Many thanks to the Training Ground Guru website (trainingground.guru) for their help with this article. Twitter: @ground_guru
One of an elite group of top-level academy women coaches in England says she owes much of her development to North Wales football.
Claire Lynne Smith’s playing career included spells in the Welsh Premier League with Wrexham and Northop Hall, the latter providing the starting point for her coaching journey.
The 85 category 1-3 academies in England and Wales, run by Premier League, Championship, League One and Two clubs, employ hundreds of coaches, but only six of them are women.
They are: Newcastle’s Natalie Henderson, Swansea’s Nia Davies, Sarah Lowden and Shelley Strange at Reading, Manisha Tailor at QPR and Claire Lynne Smith at Stoke City, reveals a report on the Training Ground Guru website.
As far as TGG is aware, there are no female coaches working full-time in men’s first-team football.
Claire left the North Wales football scene some years ago, but has never forgotten the benefits it brought her. She cites the much-respected Elain Owen of Northop Hall (and formerly Bangor City) fame as a key figure in her progress.
“Northop Hall was a massive turning point in my playing career,” said Claire, who lives on the Wirral Peninsula.
“It was the first time I’d played under a manager who believed in me and actually coached us during the sessions (Elain was UEFA B qualified). These were the fondest memories of my time playing. I played with some fantastic players – Nia Jones briefly, Ashleigh Hayes, Alison Leonard and Ashleigh Foster.
“The team had such a great bond and managed to get promoted to the Welsh Premier League. Unfortunately this was around the time I had to have surgery on my cartilage (for the second time having already previously had ACL and meniscus surgery).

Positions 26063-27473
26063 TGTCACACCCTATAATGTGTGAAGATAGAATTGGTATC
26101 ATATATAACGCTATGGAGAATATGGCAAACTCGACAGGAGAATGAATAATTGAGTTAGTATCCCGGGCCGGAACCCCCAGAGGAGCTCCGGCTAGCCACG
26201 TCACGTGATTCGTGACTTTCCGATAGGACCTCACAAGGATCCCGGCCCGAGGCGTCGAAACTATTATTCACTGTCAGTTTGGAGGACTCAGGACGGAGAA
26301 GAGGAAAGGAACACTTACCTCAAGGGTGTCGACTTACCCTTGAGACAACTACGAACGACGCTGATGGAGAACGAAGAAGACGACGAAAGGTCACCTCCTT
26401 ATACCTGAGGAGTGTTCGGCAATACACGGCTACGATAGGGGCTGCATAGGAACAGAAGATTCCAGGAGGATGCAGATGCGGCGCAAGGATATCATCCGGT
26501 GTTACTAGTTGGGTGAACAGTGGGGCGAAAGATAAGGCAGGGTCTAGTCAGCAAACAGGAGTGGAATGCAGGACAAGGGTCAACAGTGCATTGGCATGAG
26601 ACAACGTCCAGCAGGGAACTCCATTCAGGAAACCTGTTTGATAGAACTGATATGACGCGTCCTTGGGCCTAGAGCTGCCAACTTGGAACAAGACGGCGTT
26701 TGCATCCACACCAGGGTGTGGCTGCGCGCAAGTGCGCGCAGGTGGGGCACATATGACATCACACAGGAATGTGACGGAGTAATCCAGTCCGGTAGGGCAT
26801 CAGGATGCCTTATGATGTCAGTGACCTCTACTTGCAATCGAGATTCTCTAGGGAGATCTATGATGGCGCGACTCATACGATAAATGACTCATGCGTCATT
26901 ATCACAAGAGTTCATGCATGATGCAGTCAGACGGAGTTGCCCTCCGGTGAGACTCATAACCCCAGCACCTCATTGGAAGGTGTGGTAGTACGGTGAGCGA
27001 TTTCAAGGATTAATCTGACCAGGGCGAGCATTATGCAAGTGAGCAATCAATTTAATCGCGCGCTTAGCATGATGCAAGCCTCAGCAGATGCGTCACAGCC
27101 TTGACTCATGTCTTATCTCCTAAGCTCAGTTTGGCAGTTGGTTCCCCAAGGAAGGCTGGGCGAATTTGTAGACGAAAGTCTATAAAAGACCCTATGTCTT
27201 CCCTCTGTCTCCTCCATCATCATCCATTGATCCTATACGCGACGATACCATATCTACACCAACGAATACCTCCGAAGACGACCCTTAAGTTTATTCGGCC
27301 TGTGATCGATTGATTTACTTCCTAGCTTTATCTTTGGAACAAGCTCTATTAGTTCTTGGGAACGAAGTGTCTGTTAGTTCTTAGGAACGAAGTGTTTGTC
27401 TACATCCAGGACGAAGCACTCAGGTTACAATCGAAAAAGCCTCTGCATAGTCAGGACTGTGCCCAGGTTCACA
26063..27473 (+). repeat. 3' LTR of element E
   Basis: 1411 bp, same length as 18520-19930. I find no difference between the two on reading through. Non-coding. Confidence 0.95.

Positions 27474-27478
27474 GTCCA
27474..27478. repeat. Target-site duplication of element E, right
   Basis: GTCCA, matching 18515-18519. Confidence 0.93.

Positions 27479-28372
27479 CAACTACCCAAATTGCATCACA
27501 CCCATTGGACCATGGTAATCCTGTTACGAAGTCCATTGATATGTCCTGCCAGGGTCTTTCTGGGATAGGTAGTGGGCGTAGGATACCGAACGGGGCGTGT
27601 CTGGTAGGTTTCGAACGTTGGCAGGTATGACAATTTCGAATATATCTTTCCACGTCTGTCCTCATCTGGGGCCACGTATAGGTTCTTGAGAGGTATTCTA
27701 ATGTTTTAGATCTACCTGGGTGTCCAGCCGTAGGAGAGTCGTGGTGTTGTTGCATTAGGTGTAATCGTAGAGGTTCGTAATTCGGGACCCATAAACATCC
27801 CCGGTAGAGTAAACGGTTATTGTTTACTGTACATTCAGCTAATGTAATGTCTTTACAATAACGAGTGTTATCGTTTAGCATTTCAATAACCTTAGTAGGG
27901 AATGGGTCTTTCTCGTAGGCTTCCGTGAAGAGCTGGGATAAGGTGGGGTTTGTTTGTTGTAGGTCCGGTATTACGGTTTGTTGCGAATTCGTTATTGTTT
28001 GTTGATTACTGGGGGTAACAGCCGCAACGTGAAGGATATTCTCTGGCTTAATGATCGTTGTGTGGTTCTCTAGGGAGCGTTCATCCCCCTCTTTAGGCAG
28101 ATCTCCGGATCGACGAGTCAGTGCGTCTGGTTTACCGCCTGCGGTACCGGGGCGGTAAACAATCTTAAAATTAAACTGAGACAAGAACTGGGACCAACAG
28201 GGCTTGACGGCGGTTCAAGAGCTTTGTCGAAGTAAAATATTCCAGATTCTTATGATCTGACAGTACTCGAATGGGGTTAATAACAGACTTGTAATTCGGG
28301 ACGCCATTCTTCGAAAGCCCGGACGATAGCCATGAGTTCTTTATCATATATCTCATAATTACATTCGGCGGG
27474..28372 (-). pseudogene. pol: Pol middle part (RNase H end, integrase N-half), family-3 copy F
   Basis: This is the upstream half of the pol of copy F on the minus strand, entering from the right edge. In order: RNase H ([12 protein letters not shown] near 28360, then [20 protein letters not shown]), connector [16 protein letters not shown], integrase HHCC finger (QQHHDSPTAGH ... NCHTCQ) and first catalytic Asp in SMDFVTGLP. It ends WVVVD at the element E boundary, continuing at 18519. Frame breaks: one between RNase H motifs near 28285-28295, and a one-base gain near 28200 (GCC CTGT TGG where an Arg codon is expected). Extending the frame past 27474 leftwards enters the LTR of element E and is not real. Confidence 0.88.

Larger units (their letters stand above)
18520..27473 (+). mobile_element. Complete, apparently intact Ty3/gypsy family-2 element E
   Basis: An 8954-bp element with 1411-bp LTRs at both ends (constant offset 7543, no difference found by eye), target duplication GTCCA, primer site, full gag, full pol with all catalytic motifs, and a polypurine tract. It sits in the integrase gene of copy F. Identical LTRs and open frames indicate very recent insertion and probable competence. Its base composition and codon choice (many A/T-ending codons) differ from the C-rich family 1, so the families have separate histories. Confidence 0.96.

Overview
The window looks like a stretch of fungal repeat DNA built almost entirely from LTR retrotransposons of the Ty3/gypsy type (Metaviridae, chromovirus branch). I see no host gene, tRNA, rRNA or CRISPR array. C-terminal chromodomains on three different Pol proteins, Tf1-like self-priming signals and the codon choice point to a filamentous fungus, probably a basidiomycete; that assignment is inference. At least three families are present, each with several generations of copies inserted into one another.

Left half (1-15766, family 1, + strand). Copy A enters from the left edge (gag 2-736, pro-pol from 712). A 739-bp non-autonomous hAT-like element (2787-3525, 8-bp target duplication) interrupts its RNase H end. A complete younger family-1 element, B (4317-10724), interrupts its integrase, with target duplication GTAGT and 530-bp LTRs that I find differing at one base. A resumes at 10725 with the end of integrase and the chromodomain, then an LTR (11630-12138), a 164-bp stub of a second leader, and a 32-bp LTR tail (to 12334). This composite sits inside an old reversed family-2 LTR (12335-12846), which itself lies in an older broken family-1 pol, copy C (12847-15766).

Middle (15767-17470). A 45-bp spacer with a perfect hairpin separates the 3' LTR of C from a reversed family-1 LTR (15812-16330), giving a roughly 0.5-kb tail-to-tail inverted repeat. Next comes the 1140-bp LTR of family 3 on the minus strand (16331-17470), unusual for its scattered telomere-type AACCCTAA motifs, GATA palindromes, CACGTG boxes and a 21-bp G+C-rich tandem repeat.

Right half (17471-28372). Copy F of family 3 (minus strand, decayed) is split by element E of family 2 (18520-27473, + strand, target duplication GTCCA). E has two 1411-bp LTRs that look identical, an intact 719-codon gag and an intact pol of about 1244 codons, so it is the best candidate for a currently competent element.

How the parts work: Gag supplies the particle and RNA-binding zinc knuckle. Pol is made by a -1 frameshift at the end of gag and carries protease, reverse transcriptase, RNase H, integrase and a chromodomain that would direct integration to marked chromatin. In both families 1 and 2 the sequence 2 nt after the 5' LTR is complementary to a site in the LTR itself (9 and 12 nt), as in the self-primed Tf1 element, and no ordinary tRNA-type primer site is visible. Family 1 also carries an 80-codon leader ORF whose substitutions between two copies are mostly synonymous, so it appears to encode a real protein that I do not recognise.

“The club put me on the start of my coaching journey through the FAW Level 1. It was here I got a different type of love for the game – one that changed my path that I’m on today.”
Claire’s next club was Wrexham, who finished third in the Welsh Premier in 2012-13 – the highest placing achieved by a North Wales club since the league went fully national.
She added: “Two seasons after my surgery I decided to challenge myself with a new team as I knew I probably didn’t have many playing days left.
“Wrexham had always been one of the top clubs, not only in North Wales but the whole of Wales, and they had some decent players and a well-known manager.
“Not long after I arrived along with Ashleigh Hayes, Dave Taylor (manager) left the club. The next season or so there was a a lot of transition and even though I have fond memories, especially the away games, I didn’t hit the heights of Northop and was plagued with niggling injuries which forced me to eventually hang my boots up.”
Now her passion is Stoke City, and being part of a very rare species – a female coach in the male game – she says the Under-11 boys she coaches barely notice her gender.
She told Training Ground Guru: “I remember once asking them, ‘So what’s it like to have a woman coaching you?’ They did a bit of a double take, as if it was a strange question. ‘It’s fine.’ And that was that.”
Despite this, it was only recently that she believed a full-time job in the men’s game could be possible.
Claire did her FA Level 1 while still a player for Northop Hall, during a spell out injured, before coaching a grassroots team. She then moved to the Stoke Regional Talent Centre, where girls director of football Andy Holmes was her boss.
“I was really lucky Andy was there, because he believed in me and backed me,” she says. “He said I should go for my A Licence, which was a surprise for me at the time, and he championed me to (academy manager) Gareth Jennings at Stoke City.”
Last season, Claire led Stoke Ladies reserves to a league and cup double and also coached England Girls’ U15s – all at the same time as working nine to five as a barrister’s clerk.
Her big break came last summer, when she was offered the chance to work full-time with the U11s at Stoke’s Category 1 Academy.
“I’d been a barrister’s clerk for 16 years and they said, ‘What can we offer you to stay?’ I’d really enjoyed working there and was good at it, but being a full-time coach was my absolute dream. I said there was literally no amount of money that could stop me taking that opportunity.”
Being full-time has made a huge difference to Claire’s development, “because of the detail you go into in terms of analysis and preparation and what you learn from experienced coaches.”
The six female academy coaches are all part of the Premier League’s Elite Coach Apprenticeship Scheme (ECAS). This is a two-year programme designed to accelerate the learning and development of coaches with the potential to become elite academy coaches.
In 2018/19, nine places on the scheme were reserved for BAME and women coaches, up from six in previous seasons, and the Premier League also helps ECAS coaches to get jobs at clubs.